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The Source of the Equifax Breach
Posted by Paul Rubell on September 15, 2017

Equifax has finally informed the public about the source of the dramatic data breach that occurred in July 2017 and was disclosed earlier this week. As is so often the case, a weak leak in the chain of information transmission caused this disclosure of confidential personally-identifiable consumer financial information.

One of the key lapses in security at Equifax was due to the failure of its IT personnel to install a simple patch to the software that drives the Equifax e-portal for many months after its release. Most websites deploy an open source application known as Apache to run their websites, e-commerce sites and interfaces. In March 2017, the Apache Software Foundation discovered a major vulnerability in its software code and that hackers were taking advantage of the security hole to steal information. Apache distributed a free software update to its customers to patch the security vulnerability. Most major corporations including Microsoft and others promptly installed the patch and averted disaster. For unknown reasons, the IT staff at Equifax did not install the patch for 2-½ months. This extreme delay permitted rogue actors to obtain data dumps of 143 million consumer records. Equifax reportedly first became aware of the incident on July 29, while the breach is believed to have occurred from mid-May through July.

I do not know if the bad actors who committed the breach were outside hackers, or employees with malevolent intent, or if the failure to install was due to employee ignorance, sloppy work habits, or laziness. In any event, the hole remained wide open for hackers, sovereign nations. computer-oriented teenagers, and others to exploit. And the worst outcome occurred. The security vulnerability could have remained open without being hacked. Unfortunately for Equifax, the opening was attacked and breached, disclosing a fountain of information outside the protective umbrella of Equifax’s data centers.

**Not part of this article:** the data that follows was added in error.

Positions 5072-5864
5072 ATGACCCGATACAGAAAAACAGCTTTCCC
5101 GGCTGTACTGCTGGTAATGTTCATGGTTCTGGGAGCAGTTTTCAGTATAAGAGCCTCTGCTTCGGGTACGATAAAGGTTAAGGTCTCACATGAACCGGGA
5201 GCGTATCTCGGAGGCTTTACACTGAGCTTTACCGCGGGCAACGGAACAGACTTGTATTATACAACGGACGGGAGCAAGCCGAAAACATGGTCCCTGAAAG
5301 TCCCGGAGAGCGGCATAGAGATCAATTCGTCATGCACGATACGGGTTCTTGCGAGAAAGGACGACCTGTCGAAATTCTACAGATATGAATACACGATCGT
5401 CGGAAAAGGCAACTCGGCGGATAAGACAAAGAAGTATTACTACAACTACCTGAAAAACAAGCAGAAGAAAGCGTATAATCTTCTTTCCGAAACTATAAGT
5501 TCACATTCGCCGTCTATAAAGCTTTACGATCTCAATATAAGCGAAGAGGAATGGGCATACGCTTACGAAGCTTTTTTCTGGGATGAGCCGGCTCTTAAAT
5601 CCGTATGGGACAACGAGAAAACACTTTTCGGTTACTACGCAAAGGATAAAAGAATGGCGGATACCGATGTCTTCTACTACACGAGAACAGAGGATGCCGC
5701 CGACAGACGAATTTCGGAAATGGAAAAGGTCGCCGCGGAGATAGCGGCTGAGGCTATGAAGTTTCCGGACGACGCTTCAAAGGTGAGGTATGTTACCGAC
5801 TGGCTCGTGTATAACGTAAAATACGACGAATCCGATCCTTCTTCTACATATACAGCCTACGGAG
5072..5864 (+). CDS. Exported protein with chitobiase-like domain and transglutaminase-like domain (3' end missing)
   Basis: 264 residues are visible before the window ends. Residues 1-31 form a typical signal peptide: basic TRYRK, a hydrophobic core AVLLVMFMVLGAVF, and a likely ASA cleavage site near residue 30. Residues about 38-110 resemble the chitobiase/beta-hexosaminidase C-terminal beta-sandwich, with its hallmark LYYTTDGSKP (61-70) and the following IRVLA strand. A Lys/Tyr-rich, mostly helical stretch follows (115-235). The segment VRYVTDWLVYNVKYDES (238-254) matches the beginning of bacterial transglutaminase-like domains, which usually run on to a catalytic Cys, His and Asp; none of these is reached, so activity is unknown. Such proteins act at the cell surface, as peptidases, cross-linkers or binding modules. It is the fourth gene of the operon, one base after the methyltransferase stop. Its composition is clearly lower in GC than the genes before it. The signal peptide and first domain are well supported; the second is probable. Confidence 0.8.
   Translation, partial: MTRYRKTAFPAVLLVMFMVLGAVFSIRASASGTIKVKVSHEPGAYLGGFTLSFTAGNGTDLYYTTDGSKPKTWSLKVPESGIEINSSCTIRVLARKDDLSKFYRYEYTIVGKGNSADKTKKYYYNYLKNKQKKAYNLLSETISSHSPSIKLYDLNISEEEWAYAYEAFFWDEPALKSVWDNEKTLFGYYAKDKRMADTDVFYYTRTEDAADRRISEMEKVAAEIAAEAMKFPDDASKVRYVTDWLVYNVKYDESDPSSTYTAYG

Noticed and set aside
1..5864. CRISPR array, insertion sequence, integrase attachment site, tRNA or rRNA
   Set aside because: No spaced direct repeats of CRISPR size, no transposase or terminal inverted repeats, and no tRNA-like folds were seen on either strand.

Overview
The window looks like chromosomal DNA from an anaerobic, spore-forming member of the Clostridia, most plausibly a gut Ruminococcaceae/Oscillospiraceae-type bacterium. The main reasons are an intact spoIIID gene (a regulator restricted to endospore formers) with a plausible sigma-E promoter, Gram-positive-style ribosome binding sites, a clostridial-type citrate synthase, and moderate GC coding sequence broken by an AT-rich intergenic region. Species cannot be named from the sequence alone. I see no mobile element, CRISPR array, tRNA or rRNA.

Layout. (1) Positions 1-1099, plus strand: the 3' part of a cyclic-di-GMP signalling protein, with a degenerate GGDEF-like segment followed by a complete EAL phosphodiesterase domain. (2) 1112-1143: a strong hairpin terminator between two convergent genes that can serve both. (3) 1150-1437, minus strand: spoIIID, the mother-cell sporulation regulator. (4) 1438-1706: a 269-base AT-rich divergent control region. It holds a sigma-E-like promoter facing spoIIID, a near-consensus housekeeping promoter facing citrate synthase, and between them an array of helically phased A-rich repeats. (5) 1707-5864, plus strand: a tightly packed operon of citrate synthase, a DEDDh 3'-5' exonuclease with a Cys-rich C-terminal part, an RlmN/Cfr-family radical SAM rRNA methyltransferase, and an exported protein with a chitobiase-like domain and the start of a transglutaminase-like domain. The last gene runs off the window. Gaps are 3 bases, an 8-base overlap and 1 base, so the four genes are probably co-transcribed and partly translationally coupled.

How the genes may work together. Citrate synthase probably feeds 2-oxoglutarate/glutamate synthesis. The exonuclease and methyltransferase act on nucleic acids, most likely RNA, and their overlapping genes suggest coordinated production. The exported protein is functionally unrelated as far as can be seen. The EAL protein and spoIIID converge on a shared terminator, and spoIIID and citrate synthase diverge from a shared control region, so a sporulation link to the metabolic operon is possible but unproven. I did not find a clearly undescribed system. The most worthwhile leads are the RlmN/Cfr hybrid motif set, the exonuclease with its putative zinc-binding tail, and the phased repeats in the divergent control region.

One of the many lessons to be learned from this tragic incident is the need for preparedness and planning before a cyber event occurs. Planning advance is no longer optional. Considering the future is no longer best practice. Strategic planning to protect an enterprise’s computing environment is as mission-critical today as is keeping the business’ bank accounts reconciled.

Cyber liability insurance, breach notification, insider trading, credit freezes, criminal charges may all be in Equifax’s future. For certain, the value of its brand and goodwill have been tarnished forever. But for purposes of this article, a key lesson learned from this cyber incident is the need for every business to plan and to coordinate efforts among IT staff and the C-suite because after all, the buck stops with the CEO and the board of directors.

Be prepared.


 

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